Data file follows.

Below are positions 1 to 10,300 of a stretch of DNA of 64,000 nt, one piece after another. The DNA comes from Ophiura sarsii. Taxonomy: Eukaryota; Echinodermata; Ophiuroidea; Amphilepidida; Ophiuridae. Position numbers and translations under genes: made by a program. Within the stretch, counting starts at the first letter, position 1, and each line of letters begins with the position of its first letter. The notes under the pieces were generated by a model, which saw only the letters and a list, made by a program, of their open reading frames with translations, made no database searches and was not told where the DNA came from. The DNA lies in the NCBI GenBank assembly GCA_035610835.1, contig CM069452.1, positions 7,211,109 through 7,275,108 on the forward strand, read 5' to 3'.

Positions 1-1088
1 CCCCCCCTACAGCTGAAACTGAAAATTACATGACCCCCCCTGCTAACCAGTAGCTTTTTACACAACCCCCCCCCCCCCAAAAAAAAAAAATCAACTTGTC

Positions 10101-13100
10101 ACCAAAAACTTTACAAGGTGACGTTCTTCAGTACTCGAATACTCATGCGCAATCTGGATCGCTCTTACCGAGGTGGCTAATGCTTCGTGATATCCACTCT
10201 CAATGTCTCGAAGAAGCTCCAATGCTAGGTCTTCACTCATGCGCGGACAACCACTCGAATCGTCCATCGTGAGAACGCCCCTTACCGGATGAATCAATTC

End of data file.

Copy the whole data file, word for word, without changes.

Below are positions 1 to 10,300 of a stretch of DNA of 64,000 nt, one piece after another. The DNA comes from Ophiura sarsii. Taxonomy: Eukaryota; Echinodermata; Ophiuroidea; Amphilepidida; Ophiuridae. Position numbers and translations under genes: made by a program. Within the stretch, counting starts at the first letter, position 1, and each line of letters begins with the position of its first letter. The notes under the pieces were generated by a model, which saw only the letters and a list, made by a program, of their open reading frames with translations, made no database searches and was not told where the DNA came from. The DNA lies in the NCBI GenBank assembly GCA_035610835.1, contig CM069452.1, positions 7,211,109 through 7,275,108 on the forward strand, read 5' to 3'.

Positions 1-1088
1 CCCCCCCTACAGCTGAAACTGAAAATTACATGACCCCCCCTGCTAACCAGTAGCTTTTTACACAACCCCCCCCCCCCCAAAAAAAAAAAATCAACTTGTC

Positions 10101-13100
10101 ACCAAAAACTTTACAAGGTGACGTTCTTCAGTACTCGAATACTCATGCGCAATCTGGATCGCTCTTACCGAGGTGGCTAATGCTTCGTGATATCCACTCT
10201 CAATGTCTCGAAGAAGCTCCAATGCTAGGTCTTCACTCATGCGCGGACAACCACTCGAATCGTCCATCGTGAGAACGCCCCTTACCGGATGAATCAATTC